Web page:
Don’t ask me what’s the matter, ask me what matters: acute mental health facility experiences of people living with Autism Spectrum Conditions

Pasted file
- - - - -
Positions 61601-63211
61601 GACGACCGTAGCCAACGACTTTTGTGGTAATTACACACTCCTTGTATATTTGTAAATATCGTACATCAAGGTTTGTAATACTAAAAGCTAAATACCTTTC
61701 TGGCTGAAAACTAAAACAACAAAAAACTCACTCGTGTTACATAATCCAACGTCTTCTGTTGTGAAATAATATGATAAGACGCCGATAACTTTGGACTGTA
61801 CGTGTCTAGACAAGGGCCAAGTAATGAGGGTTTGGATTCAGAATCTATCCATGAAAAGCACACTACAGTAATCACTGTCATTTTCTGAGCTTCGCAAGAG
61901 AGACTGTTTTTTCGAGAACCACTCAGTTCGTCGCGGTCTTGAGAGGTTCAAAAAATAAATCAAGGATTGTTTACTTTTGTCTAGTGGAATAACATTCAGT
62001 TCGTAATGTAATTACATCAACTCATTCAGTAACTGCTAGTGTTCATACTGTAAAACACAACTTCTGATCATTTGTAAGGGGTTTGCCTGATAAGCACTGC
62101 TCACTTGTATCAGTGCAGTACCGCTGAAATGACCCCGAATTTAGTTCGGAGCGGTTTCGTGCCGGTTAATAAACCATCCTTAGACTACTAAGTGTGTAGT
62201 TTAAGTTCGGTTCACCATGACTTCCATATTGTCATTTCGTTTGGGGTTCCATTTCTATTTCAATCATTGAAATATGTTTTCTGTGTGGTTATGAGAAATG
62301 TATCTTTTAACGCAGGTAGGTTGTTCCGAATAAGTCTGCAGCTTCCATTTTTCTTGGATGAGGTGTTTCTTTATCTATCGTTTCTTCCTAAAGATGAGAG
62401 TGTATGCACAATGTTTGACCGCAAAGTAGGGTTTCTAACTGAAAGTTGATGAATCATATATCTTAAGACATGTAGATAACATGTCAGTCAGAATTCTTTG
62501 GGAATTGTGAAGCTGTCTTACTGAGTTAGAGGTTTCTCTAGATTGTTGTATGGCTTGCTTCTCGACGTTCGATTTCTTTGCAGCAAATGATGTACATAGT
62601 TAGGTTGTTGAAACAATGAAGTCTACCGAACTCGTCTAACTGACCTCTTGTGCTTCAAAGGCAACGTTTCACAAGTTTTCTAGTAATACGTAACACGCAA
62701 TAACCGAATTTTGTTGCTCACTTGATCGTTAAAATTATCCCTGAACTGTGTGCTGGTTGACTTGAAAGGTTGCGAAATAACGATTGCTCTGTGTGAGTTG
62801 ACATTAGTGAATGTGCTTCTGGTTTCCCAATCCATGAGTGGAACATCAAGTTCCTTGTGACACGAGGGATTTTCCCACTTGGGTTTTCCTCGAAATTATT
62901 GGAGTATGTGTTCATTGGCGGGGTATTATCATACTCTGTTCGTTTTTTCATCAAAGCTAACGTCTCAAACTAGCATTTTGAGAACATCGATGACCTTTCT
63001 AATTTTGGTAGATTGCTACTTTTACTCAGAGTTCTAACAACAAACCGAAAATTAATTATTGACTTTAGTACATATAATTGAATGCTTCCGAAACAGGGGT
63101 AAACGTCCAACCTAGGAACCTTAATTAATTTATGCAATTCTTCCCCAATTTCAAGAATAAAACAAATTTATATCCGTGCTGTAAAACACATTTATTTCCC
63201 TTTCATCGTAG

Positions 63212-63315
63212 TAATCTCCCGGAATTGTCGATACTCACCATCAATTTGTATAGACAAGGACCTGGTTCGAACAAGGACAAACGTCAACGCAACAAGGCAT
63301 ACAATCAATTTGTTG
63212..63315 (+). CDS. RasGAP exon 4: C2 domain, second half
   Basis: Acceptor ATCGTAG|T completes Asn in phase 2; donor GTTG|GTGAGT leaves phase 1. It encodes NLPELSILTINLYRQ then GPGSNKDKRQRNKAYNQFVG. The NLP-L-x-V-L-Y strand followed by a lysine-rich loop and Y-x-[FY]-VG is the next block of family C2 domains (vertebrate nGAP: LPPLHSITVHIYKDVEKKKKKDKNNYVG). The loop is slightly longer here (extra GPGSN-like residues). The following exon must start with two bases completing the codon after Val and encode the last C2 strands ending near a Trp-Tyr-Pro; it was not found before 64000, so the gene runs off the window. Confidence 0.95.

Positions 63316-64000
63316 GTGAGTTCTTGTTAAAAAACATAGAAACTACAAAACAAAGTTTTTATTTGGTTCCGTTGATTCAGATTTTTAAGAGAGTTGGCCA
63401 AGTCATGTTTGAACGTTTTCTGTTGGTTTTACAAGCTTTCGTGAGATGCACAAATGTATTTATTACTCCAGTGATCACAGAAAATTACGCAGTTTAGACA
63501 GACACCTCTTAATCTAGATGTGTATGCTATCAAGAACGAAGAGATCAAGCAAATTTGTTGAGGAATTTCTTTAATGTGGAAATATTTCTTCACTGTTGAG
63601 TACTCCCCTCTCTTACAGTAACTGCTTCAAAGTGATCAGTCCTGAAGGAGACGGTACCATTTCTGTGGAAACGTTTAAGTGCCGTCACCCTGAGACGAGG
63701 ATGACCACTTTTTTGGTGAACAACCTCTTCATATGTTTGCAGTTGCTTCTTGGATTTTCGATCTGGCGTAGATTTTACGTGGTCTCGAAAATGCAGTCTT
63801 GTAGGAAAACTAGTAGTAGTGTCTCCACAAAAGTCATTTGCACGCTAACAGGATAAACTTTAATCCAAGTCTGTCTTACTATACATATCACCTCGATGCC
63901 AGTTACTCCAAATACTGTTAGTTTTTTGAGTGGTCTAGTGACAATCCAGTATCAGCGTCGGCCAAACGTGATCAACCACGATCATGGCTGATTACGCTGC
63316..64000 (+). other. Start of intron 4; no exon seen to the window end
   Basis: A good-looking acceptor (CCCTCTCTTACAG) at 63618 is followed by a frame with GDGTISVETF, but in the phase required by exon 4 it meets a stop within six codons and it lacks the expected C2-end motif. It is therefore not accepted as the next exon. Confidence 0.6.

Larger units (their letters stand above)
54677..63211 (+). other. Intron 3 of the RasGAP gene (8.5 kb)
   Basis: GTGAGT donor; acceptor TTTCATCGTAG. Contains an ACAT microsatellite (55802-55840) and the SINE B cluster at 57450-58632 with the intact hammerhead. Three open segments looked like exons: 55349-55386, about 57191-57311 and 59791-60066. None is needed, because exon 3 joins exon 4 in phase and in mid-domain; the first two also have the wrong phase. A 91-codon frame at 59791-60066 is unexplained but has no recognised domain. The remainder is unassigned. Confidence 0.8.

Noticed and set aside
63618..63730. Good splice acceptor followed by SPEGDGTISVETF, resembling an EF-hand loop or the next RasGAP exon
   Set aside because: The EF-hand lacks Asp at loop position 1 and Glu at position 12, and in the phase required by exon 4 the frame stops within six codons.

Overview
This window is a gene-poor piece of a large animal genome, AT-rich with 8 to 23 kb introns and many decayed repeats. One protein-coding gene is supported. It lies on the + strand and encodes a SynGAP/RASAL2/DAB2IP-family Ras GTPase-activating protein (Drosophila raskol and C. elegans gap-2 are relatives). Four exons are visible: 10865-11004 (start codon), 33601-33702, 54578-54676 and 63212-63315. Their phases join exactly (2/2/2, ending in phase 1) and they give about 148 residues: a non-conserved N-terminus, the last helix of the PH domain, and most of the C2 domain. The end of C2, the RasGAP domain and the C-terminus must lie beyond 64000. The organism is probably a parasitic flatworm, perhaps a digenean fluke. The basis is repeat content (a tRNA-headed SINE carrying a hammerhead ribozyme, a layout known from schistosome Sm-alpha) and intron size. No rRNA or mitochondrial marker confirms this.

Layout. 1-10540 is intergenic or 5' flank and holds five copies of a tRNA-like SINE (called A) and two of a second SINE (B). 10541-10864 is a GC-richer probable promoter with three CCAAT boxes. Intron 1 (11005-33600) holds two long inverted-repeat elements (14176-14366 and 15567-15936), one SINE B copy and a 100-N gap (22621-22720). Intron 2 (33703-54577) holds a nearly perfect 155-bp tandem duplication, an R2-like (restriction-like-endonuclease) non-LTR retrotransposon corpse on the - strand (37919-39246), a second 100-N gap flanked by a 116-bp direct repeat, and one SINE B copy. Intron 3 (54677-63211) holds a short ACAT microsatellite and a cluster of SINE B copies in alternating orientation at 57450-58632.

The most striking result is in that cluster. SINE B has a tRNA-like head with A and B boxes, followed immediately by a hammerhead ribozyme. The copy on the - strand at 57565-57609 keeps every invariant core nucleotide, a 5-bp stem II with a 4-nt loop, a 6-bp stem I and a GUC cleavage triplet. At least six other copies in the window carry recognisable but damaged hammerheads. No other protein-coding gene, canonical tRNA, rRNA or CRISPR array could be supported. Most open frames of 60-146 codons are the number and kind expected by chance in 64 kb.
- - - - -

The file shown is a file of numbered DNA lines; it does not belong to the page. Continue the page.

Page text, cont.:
Background This qualitative study explored how mental health inpatients with autistic spectrum conditions experience and cope with anxiety when admitted to an acute mental health inpatient facility in the UK. Anxiety is a common characteristic for people who live with autistic spectrum conditions and whilst a plethora of studies on anxiety in this population are published which correlate anxiety with mental health service experience, little is known about the actual triggers of anxiety and its manifestations. Despite growing acknowledgement that admission to acute mental health facilities should be a last resort, reported admissions continue to rise (NICE, 2014). This study adds to a body of evidence which considers anxiety experienced by people with autism. The rationale for this paper includes the need to heighten mental health practitioners’ understanding, of the responses, motivations to engage and support required to overcome fears and anxieties when admitted to a mental health inpatient unit. Method The study used a qualitative naturalistic research design, to explore the emotional and psychological experiences of being a mental health inpatient living with an autistic spectrum condition. During 2015-2017 audio-recorded semi-structured interviews captured the experiences of 20 adults from the East of England who were former psychiatric inpatients with an established diagnosis of autistic spectrum condition. Interpretative phenomenological analysis enabled the identification of broad themes which explained in rich detail, participant reflections regarding the situations and events within the acute care mental health facility that triggered their anxiety, manifestations of anxiety and, responses to their anxiety. Findings Broad response patterns were identified that could be associated with their anxiety i.e. isolating themselves from others, including patients and staff, ceasing to eat and sleep adequately and all too often self-harming or exhibiting aggressive and violent responses. Conclusions The anxiety caused by the physical environment appears to be overlooked by mental health practitioners so attention to anxiety inducing encounters is needed when planning acute care mental health service improvement and research is required to clearly understand the experiences of this vulnerable group.